Ghost Stories

This blog is back from the dead (really, sorry about the extended absence)!

I thought it would be fitting to come back with a post on ghosts, spiritualism and seances.

We all know the story of the Salem witch trials, and there is a tendency to look on the 17th century as a dark time of superstition and religious fanaticism, beyond which Americans moved in the age of the Enlightenment. On the contrary, Americans have shown a pervasive fascination with the spirit world, even with the technological and scientific advancements of the 19th century.

During the Salem witch trials and other contemporary accounts of possession, spirits invaded sleeping bodies during the night, in the form of incubii and succubii, and made themselves known through the hysterical (or catatonic) behavior of the victim. At mid-century, however, ghosts became “visible” with the advent of photography.

File:Mumler (Lincoln).jpg

(Famed spirit photographer Mumler’s famous ghost portrait of Abraham Lincoln)

Spirit photography quickly gained popular credence. Sir Arthur Conan Doyle, for instance, was a proponent of spirit photography, even after the well-known spiritualist Hope was exposed as a fraud, using the technique of double exposure to create ghostly images.

New communication technologies, like the telephone, emerged at the end of the 19th century and transformed the way the living supposedly contacted the dead. In early American parlor games, “evidence” of ghosts came through knocks, which eventually translated into Morse code as use of the telegraph became more widely spread. By the early 1900’s, ghosts were speaking through gramophones. The plot of Jack Yeats’ play The Silencer revolves around this popular practice of necromancy through the gramophone. In the first act of the play, the seance is clearly a hoax, but then, a ghost appears of his own accord, actively destroying the technology that supposedly summoned spirits from beyond.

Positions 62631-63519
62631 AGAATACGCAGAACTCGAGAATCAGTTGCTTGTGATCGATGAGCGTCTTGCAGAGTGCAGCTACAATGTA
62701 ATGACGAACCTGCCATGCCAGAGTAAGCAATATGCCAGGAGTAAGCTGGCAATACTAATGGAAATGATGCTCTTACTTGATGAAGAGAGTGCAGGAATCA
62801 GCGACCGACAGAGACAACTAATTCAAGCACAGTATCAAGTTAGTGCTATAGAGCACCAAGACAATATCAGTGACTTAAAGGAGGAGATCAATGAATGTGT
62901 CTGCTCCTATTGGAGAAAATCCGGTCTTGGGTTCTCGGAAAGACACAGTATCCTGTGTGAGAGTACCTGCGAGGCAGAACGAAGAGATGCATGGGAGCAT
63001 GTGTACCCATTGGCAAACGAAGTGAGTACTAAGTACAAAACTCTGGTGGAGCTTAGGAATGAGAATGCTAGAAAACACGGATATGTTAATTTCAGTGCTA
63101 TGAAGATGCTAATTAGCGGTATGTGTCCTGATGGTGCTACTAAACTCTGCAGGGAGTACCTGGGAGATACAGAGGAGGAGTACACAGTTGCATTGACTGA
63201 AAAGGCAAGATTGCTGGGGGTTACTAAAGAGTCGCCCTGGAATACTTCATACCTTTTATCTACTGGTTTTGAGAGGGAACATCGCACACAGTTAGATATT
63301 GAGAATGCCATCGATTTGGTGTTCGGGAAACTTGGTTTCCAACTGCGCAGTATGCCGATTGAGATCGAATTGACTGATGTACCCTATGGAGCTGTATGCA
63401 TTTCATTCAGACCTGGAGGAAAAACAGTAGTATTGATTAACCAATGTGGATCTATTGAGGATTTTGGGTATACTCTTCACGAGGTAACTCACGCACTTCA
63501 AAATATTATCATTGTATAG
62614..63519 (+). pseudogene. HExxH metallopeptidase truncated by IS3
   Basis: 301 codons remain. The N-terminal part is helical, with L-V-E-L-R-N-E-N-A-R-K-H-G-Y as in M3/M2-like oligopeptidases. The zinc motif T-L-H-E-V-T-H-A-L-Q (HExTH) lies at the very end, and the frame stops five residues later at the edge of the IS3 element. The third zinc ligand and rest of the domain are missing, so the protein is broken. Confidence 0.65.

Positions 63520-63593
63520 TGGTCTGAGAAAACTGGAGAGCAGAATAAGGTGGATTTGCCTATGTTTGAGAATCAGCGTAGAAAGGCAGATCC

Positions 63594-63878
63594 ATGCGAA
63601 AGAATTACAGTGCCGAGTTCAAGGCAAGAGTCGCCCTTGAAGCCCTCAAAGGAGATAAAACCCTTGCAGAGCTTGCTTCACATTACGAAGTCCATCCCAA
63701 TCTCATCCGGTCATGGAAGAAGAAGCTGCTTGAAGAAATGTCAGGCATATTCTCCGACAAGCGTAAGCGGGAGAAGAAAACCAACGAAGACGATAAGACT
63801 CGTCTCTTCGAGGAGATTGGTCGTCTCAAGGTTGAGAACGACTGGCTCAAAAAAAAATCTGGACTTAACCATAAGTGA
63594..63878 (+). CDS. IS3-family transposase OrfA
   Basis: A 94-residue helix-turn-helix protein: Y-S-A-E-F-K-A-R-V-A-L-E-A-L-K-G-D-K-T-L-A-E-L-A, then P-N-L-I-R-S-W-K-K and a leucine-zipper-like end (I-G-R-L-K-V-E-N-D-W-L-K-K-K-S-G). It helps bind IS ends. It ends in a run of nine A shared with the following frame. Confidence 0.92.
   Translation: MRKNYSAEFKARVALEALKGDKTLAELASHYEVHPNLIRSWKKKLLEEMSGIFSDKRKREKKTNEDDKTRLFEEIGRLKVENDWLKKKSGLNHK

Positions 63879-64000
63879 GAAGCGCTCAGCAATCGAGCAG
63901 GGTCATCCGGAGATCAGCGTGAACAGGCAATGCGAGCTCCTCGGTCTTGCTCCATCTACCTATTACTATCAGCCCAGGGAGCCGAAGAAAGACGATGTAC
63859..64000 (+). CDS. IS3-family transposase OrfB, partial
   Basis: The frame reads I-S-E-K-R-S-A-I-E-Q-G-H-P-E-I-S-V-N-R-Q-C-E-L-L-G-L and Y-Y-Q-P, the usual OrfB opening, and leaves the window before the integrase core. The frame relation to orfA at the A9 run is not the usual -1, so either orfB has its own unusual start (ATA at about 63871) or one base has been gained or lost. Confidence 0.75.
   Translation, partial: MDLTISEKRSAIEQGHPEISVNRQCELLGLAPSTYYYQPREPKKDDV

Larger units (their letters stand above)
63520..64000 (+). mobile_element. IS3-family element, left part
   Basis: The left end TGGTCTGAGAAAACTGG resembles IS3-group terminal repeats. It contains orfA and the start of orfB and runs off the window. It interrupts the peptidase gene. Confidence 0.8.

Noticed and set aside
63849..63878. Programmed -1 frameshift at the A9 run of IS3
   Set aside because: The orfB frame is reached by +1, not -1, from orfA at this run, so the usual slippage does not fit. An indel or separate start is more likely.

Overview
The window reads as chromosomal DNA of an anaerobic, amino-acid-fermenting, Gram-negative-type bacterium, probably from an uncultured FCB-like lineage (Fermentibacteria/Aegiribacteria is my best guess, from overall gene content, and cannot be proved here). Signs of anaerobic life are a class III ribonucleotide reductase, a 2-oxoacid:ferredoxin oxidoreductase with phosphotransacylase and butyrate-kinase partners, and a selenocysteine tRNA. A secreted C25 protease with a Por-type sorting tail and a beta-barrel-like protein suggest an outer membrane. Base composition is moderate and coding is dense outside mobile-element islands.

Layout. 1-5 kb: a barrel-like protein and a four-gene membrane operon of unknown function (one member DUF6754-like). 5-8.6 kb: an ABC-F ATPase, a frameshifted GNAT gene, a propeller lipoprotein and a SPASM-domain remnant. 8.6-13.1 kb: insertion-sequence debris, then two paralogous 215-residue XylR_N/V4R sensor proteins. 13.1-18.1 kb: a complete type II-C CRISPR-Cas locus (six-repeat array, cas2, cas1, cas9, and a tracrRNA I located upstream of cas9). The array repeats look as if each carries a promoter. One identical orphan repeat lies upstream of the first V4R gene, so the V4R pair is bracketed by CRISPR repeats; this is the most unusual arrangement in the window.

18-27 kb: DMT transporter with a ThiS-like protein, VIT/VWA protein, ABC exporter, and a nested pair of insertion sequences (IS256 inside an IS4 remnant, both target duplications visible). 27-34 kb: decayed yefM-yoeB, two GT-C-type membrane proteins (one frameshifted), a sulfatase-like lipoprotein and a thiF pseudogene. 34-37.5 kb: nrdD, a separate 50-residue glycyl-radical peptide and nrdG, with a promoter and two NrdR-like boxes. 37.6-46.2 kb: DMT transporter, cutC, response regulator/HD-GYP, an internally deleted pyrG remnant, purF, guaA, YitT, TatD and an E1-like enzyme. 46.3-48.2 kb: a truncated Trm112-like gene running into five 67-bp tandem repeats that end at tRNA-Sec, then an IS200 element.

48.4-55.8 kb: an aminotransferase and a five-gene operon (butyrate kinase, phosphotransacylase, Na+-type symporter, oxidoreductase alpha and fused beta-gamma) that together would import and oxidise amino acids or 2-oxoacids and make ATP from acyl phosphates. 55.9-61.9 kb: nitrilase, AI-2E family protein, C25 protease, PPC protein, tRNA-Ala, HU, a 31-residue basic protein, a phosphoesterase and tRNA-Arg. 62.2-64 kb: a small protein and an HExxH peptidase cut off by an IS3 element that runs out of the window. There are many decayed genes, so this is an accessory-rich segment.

Our concepts of the afterlife are closely related to communication technology, and I suggest that this is a reaction against Enlightenment rationality. The intangible and the spiritual haunt our technology and act as a counterbalance to scientific discourse. Jacques Derrida coined the term “hauntology” to discuss alternate modes of knowing that were discredited by science and rationality, and typically relegated to the realm of folklore, superstition and spiritualism.